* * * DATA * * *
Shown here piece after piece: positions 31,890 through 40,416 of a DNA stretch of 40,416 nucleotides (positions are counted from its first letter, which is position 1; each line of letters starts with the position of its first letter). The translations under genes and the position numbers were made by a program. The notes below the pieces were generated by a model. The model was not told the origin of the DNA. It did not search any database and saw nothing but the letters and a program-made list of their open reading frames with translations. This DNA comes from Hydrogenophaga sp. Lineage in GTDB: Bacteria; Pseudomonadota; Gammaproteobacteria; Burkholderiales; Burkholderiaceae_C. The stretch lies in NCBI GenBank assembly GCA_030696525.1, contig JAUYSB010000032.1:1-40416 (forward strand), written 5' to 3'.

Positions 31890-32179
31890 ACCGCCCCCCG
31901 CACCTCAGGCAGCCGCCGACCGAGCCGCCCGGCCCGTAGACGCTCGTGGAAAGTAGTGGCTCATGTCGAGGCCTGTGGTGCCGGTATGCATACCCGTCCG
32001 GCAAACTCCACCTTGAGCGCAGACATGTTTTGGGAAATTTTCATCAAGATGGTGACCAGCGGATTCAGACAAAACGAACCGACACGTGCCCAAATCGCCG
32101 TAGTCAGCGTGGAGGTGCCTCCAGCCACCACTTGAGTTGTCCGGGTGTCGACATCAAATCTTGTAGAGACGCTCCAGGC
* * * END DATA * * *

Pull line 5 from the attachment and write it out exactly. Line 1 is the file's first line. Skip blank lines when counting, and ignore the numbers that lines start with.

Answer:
32001 GCAAACTCCACCTTGAGCGCAGACATGTTTTGGGAAATTTTCATCAAGATGGTGACCAGCGGATTCAGACAAAACGAACCGACACGTGCCCAAATCGCCG